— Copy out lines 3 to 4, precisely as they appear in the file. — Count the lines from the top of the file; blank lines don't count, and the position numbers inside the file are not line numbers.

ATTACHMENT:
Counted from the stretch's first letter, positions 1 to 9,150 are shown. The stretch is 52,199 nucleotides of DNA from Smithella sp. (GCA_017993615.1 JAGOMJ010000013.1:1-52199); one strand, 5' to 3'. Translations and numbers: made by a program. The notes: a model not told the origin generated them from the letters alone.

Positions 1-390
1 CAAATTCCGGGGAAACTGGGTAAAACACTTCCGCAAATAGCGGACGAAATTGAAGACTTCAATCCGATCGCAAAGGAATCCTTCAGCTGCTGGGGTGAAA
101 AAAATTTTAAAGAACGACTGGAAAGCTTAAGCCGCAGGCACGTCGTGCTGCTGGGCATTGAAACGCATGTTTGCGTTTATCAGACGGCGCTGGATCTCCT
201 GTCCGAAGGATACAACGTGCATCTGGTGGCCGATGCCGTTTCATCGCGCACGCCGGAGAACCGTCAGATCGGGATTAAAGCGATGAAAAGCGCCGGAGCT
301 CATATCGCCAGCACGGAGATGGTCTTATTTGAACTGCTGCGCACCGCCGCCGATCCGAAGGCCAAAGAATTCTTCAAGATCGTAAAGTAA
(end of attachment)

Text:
1 CAAATTCCGGGGAAACTGGGTAAAACACTTCCGCAAATAGCGGACGAAATTGAAGACTTCAATCCGATCGCAAAGGAATCCTTCAGCTGCTGGGGTGAAA
101 AAAATTTTAAAGAACGACTGGAAAGCTTAAGCCGCAGGCACGTCGTGCTGCTGGGCATTGAAACGCATGTTTGCGTTTATCAGACGGCGCTGGATCTCCT